- The Washington Times - Thursday, December 31, 2009

FRANKLIN, Va. | New Year’s Eve is the beginning of the end of International Paper Corp.’s hulking presence in southern Isle of Wight County.

It’s also the last day of work for Vernon Baugham, a second-generation, 24-year veteran paper mill employee. A pipe fitter who grew up watching his father work at the mill, Mr. Baugham is among the first wave of employees to lose their jobs as part of the company’s massive shutdown.

International Paper stunned the region in October when it announced that the company would be shuttering its local plants in 2010 and laying off more than 1,100 people by next spring.

“It’s going to be hard,” Mr. Baugham said as he was leaving work Tuesday. “I’m not sure what I will be doing although I have applications out in Chesapeake, Norfolk and in Roanoke Rapids, N.C. Everything is on the table right now.

Although Mr. Baugham has nine relatives working at International Paper, he is the only one poised to lose his job this week.

International Paper spokesman Desmond Stills refused to say how many layoffs are expected this week, saying the company is keeping mum on any details out of respect for employees.

In an October letter to the county, International Paper indicated that it would terminate 166 hourly workers - mostly paper mill and operational service employees - on Dec. 31.

Employees have been taking advantage of the state’s rapid-response center stationed at the paper mill, said Phillip Bradshaw, the Carrsville representative on the Isle of Wight Board of Supervisors.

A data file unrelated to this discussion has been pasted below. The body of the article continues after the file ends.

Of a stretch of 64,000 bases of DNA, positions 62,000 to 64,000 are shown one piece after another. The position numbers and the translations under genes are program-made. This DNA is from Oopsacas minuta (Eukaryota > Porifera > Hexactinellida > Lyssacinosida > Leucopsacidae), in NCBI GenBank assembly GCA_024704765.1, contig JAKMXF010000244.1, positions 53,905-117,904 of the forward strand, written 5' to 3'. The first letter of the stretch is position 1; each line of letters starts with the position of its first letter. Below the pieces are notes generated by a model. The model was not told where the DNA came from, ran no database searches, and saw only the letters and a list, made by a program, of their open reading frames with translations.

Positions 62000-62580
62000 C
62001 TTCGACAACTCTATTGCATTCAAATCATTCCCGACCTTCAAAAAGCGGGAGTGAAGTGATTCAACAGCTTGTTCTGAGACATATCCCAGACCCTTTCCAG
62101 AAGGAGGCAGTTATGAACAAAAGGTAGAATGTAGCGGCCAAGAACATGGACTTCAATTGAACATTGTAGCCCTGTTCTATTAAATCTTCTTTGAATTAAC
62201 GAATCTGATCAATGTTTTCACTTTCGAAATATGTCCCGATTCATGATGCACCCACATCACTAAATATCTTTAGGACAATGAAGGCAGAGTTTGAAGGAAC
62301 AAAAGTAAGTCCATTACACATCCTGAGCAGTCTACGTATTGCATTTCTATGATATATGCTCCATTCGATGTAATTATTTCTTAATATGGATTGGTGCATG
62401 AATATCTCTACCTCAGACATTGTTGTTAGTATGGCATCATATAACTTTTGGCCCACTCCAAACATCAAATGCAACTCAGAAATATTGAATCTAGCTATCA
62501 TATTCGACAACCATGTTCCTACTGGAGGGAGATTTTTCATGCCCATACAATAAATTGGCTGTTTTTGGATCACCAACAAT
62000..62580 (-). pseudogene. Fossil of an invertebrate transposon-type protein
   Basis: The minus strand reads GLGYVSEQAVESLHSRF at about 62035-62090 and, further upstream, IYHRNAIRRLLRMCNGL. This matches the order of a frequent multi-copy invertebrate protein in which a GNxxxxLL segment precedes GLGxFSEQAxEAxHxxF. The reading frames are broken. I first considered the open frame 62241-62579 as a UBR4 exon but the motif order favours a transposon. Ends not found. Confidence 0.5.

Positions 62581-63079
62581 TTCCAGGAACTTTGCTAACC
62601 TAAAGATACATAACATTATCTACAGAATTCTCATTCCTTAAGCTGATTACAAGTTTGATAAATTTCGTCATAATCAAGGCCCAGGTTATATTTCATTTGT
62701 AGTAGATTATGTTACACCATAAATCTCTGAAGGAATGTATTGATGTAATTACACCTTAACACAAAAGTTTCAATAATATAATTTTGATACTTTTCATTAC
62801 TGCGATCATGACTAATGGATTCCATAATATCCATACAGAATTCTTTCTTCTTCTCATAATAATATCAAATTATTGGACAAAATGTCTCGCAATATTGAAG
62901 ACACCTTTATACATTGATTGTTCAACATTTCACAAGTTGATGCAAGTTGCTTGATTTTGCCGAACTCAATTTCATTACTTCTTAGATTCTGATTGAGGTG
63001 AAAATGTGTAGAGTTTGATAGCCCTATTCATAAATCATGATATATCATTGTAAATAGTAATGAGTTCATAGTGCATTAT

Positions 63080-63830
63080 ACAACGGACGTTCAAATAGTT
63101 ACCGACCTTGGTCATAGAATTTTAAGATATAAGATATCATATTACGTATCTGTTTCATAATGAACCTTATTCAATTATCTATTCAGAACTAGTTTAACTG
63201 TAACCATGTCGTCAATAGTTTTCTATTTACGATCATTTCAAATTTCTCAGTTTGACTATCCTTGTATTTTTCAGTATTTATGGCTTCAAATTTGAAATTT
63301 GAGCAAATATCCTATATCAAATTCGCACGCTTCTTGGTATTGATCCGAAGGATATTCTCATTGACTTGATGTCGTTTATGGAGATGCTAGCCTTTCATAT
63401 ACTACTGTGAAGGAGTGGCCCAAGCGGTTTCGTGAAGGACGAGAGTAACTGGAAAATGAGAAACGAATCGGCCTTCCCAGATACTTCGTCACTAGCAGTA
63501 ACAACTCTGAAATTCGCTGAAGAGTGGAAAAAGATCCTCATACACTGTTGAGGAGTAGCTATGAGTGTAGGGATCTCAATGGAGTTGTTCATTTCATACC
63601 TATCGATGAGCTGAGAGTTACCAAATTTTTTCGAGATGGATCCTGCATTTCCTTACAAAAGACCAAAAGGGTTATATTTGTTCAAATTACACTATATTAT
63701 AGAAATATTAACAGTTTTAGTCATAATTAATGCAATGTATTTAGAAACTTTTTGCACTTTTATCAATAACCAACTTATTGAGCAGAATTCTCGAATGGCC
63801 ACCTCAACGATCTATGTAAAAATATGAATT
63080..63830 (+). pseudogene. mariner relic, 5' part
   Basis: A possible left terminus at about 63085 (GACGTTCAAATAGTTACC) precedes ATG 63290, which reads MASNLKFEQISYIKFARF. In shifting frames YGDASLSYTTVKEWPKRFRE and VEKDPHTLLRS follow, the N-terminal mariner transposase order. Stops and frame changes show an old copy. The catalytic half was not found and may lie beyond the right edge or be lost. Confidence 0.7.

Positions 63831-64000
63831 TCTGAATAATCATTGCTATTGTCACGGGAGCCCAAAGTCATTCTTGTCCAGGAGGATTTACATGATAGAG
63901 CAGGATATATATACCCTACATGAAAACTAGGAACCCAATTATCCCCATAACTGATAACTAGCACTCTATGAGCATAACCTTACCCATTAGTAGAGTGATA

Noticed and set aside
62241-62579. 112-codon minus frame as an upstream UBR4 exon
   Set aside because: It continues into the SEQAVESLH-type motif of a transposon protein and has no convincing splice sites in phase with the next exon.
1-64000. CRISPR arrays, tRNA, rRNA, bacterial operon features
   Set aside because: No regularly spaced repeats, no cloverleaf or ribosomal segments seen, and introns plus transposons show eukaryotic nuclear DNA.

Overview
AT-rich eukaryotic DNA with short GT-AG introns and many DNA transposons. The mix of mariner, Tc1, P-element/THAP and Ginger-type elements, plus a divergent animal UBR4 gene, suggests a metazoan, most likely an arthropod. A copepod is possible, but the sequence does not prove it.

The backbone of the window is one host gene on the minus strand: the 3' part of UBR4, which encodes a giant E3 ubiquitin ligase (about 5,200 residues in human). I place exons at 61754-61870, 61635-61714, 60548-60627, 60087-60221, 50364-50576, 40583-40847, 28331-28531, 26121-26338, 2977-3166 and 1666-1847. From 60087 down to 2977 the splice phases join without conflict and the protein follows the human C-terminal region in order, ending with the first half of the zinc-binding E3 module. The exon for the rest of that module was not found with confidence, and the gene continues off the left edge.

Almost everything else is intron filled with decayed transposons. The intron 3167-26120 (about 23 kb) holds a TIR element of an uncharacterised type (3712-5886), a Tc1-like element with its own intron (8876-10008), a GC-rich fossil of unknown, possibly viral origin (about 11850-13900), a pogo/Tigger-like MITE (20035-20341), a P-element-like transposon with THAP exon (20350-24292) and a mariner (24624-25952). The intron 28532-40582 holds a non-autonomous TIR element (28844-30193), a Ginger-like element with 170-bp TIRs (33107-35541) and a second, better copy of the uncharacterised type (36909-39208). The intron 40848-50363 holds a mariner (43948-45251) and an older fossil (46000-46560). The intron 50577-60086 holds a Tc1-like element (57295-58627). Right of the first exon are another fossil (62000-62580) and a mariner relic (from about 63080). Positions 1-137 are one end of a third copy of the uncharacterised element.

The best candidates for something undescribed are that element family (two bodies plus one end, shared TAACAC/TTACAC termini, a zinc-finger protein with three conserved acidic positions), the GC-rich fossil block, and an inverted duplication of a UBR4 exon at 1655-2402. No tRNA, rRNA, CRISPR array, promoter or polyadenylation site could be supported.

The program, administered by Opportunity Inc. Chief Executive Judy Begland, has offered a plethora of services for employees, including a career fair that drew more than 500 people and outreach services to help employees write resumes, prepare for interviews and sign up for unemployment benefits.

Several former International Paper employees have already gotten new jobs at Northrop Grumman and other companies in the region, Mr. Bradshaw said.

“There is still a lot of uncertainty, but I think things are moving in a positive direction,” said Mr. Bradshaw, a former International Paper employee.

Also, on Dec. 23, the U.S. Department of Labor approved Trade Adjustment Assistance benefits, which are designated for workers who lose their jobs because of foreign trade, for the 1,100 employees being displaced by the paper mill’s closure.

Workers will have access to a variety of extra benefits and services through the TAA, including job retraining; income support while enrolled full time in a training program; job search and relocation allowances; and a tax credit to help offset the cost of health insurance, according to a press release issued by U.S. Sens. Mark Warner and Jim Webb, Virginia Democrats. The program also provides wage supplements to certain re-employed, trade-affected workers age 50 and older.

Mr. Baugham is facing a lot of uncertainties as he heads into 2010. While saddened, Mr. Baugham said he is confident that Isle of Wight and Franklin will recover from the devastating loss of International Paper.

“People have always said Franklin would be a ghost town if it weren’t for the paper mill,” he said. “But I feel like something pretty big will be heading for Franklin in the next couple of years.”

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